Development and Application of a 3-D Perfusion Bioreactor Cell Culture System for Bone Tissue Engineering
Porter, Blaise Damian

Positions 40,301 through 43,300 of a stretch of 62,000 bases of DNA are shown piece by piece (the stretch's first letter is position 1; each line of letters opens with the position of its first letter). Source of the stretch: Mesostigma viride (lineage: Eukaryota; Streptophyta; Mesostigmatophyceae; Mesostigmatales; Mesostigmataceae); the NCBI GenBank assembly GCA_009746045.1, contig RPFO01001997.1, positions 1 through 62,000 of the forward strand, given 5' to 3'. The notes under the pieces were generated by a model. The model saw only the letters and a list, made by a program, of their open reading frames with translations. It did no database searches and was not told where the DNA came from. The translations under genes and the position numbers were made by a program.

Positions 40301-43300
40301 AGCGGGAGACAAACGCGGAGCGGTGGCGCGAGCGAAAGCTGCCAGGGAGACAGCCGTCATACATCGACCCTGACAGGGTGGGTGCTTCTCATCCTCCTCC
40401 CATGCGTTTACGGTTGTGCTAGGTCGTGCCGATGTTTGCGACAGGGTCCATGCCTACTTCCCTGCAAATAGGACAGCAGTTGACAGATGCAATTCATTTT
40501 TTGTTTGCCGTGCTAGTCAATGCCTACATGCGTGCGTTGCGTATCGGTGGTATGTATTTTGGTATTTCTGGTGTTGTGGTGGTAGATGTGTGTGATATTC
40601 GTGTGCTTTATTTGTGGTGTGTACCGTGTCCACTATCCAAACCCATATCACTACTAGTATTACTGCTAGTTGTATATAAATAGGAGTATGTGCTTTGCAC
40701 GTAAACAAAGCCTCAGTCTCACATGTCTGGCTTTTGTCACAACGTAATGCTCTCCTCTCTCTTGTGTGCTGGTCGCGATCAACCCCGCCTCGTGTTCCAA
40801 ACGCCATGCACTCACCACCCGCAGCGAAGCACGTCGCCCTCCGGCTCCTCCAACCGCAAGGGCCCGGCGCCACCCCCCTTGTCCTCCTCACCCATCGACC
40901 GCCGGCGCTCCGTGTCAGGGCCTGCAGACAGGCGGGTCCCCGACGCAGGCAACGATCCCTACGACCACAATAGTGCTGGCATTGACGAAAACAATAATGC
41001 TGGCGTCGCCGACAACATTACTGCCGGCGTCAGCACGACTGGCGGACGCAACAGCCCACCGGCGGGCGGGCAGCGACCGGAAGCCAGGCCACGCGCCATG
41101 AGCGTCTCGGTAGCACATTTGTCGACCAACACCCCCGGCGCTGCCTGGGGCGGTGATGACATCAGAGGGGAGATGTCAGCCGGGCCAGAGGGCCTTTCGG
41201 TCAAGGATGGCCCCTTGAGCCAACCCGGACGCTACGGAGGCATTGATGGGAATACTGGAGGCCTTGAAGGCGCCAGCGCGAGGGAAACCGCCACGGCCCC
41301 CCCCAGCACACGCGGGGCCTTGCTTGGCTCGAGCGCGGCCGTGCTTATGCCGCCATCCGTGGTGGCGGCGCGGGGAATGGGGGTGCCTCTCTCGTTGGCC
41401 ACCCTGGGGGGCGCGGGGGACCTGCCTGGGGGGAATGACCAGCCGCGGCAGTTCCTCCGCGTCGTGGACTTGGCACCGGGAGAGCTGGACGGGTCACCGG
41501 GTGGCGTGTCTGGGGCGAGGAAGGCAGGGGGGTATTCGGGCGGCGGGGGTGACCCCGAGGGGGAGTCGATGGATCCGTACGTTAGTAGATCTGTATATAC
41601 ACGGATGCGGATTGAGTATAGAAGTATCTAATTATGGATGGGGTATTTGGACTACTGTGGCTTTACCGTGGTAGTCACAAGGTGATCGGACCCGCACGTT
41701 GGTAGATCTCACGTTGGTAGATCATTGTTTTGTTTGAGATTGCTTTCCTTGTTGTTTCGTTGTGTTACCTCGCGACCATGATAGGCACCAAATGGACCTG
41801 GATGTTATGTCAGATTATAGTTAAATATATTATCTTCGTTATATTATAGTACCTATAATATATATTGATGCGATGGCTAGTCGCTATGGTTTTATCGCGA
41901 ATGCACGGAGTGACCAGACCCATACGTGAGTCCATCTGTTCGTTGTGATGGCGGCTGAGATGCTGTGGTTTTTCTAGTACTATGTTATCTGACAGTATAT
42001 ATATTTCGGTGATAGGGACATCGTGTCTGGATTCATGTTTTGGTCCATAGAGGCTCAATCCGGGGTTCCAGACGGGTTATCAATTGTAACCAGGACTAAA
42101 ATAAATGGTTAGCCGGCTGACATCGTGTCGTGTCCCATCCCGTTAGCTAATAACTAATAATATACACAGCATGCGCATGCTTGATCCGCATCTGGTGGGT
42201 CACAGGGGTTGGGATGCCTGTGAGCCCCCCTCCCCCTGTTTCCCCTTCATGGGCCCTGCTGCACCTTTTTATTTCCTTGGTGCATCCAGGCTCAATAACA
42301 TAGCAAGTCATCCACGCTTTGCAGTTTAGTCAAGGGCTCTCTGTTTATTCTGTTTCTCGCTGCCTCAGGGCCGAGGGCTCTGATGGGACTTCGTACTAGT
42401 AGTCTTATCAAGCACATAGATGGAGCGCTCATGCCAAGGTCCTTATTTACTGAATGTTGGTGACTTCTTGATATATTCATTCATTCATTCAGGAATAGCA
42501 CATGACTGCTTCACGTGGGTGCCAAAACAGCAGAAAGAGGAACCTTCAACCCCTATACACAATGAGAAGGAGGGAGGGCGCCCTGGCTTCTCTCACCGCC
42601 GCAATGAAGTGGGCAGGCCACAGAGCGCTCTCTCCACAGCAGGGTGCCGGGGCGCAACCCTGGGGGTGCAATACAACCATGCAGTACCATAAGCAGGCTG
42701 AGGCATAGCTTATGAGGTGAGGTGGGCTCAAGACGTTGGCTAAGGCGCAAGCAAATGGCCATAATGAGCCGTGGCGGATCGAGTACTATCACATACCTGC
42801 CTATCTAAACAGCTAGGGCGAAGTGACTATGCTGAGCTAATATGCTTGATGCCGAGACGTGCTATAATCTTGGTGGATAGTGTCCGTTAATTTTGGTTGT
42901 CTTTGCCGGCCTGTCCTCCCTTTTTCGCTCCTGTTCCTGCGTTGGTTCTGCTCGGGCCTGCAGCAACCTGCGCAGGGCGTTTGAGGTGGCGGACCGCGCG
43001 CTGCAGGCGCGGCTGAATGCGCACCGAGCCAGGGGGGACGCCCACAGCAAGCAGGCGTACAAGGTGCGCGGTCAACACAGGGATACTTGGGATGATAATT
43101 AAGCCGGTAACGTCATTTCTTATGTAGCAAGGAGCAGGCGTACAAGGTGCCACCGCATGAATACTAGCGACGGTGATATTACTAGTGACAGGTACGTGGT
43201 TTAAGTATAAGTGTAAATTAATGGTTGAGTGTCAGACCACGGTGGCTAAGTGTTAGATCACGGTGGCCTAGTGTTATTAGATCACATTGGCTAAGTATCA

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Tissue engineering strategies that combine porous biomaterial scaffolds with cells capable of osteogenesis or bioactive proteins have shown promise as effective bone graft substitutes. Attempts to culture bone tissue-engineering constructs thicker than 1mm in vitro often result in a shell of viable cells and mineralized matrix surrounding a necrotic core. To address this limitation, we developed a perfusion bioreactor system that improves mass transport throughout large cell-seeded constructs. Additionally, we established and validated 3-D computational methods to model flow and shear stresses within the microporosity of perfused constructs. Micro-CT scanning and analysis techniques were used to non-destructively monitor mineral development over time in culture. CFD modeling of axial perfusion through cylindrical scaffolds with a regular microarchitecture revealed a uniform flow field distributed throughout the scaffold. Perfusion resulted in a 140-fold increase in mineral deposition at the interior of 3 mm thick polymer scaffolds seeded with rat bone marrow stromal cells. The total detected mineral volume tripled as the construct length was increased from 3 to 9 mm. Increasing scaffold length to 9 mm did not affect the mineral volume fraction (MVF) within the full volume of each construct. Mineral volume, spatial distribution, density, particle size and particle number were then quantified on cell-seeded constructs in 5 different culture environments. The effect of time varying flow conditions was compared with continuous perfusion as well as two different control cell culture methods in an attempt to enhance mineralized matrix within the constructs. Intermittent elevated perfusion and dynamic culture in an orbital rocker plate produced the greatest amount of mineral within 9 mm long constructs compared to low continuous flow and high continuous flow cases. Together, these studies indicate that dynamic culture conditions enhance construct development with regards to cell viability, mineralized matrix deposition, growth rate, and distribution. Furthermore, these techniques provide a rational approach to selecting perfusion culture conditions that optimize the amount and distribution of mineralized matrix production. Finally, the established perfusion bioreactor, in combination with micro-CT analysis, provides a foundation for evaluating new scaffolds and cell types that may be useful for the development of effective bone graft substitutes.